Legislators last month struck down Minnesota's 40-year ban on for-profit HMOs, saying the reversal might draw competitors to the state's beleaguered market where individuals buy coverage.
The historic move chipped away at the state's long-held reputation as one of the nation's premier homes for nonprofit health care.
But some doubt the move will have much practical effect, at least any time soon. For-profit insurers across the country have been retreating from the individual market in many states, and new carriers in Minnesota go up against big networks of hospitals and doctors when negotiating prices.
"I hope that allowing for-profit HMOs will create more competition, but the high concentration of provider markets in the state will make it difficult for any insurer to enter," said Roger Feldman, a professor of health policy and management at the University of Minnesota.
There's a long-running debate over whether for-profits or nonprofits deliver better care at lower costs when it comes to hospitals and health insurance. Some nonprofit health plans tend to get very high marks, but health policy experts say it's difficult to make general statements that apply to all insurers.
Last month, the debate rekindled at the State Capitol, with DFLers saying for-profit HMOs would wrongly shift health care dollars to shareholders.
"We know that a profit motive in health care … is antithetical to the needs of people who are very sick," said Rep. Erin Murphy, DFL-St. Paul, during a debate in the House. "The people who are very sick are the ones who cost the most."
Status quo isn't working
Republicans countered that the status quo in Minnesota's insurance market isn't working.
"Forty-nine other states have for-profit HMOs," said Majority Leader Paul Gazelka, R-Nisswa, during a Senate debate. "You can look up and find negative comments about nonprofit and for-profit and almost every aspect of our present health care system."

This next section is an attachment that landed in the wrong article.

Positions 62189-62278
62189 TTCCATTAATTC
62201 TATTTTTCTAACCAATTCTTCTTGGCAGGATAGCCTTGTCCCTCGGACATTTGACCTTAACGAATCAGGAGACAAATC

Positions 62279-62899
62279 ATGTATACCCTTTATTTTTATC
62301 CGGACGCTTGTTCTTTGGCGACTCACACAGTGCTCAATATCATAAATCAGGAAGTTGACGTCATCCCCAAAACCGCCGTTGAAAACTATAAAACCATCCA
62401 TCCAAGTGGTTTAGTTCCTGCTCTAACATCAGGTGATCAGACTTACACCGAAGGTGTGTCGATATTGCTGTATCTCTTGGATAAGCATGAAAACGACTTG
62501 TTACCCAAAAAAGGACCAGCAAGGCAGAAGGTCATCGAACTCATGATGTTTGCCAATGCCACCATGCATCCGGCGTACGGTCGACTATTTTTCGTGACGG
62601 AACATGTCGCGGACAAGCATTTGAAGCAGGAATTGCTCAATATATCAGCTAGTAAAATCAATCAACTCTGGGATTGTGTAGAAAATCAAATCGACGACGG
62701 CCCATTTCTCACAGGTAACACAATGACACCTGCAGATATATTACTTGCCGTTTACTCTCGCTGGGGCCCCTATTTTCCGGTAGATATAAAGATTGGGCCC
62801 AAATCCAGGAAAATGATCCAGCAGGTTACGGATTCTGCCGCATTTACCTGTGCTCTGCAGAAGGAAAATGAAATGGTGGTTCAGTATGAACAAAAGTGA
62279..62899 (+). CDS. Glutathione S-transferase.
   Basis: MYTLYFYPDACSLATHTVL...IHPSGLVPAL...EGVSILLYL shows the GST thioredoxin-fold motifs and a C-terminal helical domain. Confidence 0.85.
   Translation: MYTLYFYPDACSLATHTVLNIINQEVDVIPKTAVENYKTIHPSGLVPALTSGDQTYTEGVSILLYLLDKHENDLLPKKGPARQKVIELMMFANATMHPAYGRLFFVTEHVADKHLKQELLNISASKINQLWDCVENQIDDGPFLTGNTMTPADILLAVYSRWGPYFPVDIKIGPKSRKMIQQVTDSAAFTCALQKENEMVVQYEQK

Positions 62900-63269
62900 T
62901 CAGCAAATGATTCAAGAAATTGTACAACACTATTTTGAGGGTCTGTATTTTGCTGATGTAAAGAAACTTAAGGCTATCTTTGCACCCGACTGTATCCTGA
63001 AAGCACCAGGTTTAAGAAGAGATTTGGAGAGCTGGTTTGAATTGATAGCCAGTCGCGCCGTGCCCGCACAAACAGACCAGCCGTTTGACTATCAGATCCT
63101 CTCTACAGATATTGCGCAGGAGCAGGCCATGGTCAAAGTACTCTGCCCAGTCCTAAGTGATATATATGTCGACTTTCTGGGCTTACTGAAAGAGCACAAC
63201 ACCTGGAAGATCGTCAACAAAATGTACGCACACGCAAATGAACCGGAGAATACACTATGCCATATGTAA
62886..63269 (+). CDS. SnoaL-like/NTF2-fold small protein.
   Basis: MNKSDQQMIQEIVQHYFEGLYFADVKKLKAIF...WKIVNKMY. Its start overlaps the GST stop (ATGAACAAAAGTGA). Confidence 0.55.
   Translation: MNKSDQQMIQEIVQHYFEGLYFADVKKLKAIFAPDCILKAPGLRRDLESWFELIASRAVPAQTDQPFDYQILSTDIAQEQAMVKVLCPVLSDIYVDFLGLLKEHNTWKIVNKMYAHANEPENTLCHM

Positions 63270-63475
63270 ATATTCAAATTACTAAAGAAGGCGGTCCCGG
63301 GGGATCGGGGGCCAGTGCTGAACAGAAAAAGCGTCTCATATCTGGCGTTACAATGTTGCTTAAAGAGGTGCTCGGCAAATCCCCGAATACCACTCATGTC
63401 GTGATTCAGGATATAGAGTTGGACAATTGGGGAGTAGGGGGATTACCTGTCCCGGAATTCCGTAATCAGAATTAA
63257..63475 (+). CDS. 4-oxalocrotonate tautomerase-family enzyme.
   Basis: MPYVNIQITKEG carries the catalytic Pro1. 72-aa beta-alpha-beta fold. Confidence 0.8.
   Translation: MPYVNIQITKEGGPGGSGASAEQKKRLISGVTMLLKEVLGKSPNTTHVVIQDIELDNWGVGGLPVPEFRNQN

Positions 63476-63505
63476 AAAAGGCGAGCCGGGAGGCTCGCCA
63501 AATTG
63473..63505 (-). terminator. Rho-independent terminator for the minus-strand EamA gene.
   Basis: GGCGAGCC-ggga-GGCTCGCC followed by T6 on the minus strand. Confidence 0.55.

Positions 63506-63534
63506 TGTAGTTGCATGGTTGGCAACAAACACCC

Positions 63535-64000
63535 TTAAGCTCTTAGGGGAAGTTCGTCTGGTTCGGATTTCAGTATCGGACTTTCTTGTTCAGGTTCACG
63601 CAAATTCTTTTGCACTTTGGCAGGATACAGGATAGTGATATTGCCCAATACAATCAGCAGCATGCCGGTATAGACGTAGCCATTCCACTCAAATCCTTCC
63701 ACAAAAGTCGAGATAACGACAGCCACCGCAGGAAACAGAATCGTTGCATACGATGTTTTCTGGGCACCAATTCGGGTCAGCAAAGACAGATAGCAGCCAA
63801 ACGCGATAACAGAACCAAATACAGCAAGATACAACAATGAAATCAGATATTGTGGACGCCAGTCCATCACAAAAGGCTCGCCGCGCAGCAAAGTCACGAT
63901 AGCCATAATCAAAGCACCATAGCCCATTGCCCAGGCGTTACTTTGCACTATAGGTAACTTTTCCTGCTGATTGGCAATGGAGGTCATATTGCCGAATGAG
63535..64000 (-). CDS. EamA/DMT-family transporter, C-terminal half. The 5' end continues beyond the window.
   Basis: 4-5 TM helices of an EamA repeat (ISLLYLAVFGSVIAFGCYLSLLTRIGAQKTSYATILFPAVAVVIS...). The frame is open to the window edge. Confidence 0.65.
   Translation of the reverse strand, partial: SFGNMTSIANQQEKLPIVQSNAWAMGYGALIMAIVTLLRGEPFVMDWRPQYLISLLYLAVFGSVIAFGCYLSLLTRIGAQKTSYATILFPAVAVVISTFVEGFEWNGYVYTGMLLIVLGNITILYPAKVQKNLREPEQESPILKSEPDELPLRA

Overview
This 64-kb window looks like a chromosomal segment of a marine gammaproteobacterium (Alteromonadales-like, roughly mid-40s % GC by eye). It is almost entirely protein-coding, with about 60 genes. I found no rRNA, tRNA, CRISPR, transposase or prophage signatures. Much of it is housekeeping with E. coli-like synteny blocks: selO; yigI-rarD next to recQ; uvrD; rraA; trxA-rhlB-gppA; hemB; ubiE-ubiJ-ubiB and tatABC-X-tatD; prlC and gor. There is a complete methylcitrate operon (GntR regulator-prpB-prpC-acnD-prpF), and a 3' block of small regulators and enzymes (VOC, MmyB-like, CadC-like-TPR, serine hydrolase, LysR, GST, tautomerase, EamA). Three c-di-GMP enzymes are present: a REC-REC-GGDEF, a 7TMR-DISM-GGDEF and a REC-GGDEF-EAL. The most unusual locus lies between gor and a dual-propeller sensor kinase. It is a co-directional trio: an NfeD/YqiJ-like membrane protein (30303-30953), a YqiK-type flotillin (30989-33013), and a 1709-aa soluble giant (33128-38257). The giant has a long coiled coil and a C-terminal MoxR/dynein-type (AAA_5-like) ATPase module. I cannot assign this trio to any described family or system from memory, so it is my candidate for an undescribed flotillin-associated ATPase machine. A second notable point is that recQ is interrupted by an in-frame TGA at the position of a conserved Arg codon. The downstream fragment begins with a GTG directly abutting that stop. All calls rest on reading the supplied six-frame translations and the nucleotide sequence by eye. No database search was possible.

The change on for-profit HMOs was part of a bill focused on premium rebates for some in the individual market, where about 190,000 people who are self-employed or don't get coverage from their employer buy coverage.
The federal Affordable Care Act (ACA) brought fundamental changes to the individual market starting in 2014, and the market has been volatile ever since. Insurers have boosted premiums and/or pulled back from the market in the face of financial losses.
The legislation passed last month responded to premium spikes with more than $300 million for rebates, plus a few market measures like allowing for-profit HMOs.
"We have big problems in the individual health insurance market," said Rep. Joe Hoppe, R-Chaska. Attracting new competition today could be tough, Hoppe agreed, but for-profit HMOs might consider Minnesota's market in the future depending on Republican plans in Washington to change the ACA.
Last to ban for-profits
In 1973, Minnesota lawmakers blocked for-profits from getting licenses to sell coverage as health maintenance organizations. The legislation was driven by consumer protection concerns, and it was a particularly big deal during periods like the 1990s when HMO coverage was popular.
"We felt that it was important for them to be more transparent and accountable to public officials," said Linda Berglin, a former DFL state senator who crafted the landmark HMO legislation.
Over time, however, most in Minnesota with commercial insurance moved out of HMOs to coverage via insurance companies — carriers operating under different licenses that faced fewer regulatory costs and limits.
For-profits were never banned from being licensed as health insurers. So large players like Cigna, Humana and Minnetonka-based UnitedHealthcare already compete in certain segments of Minnesota's health plan market, according to the state Commerce Department.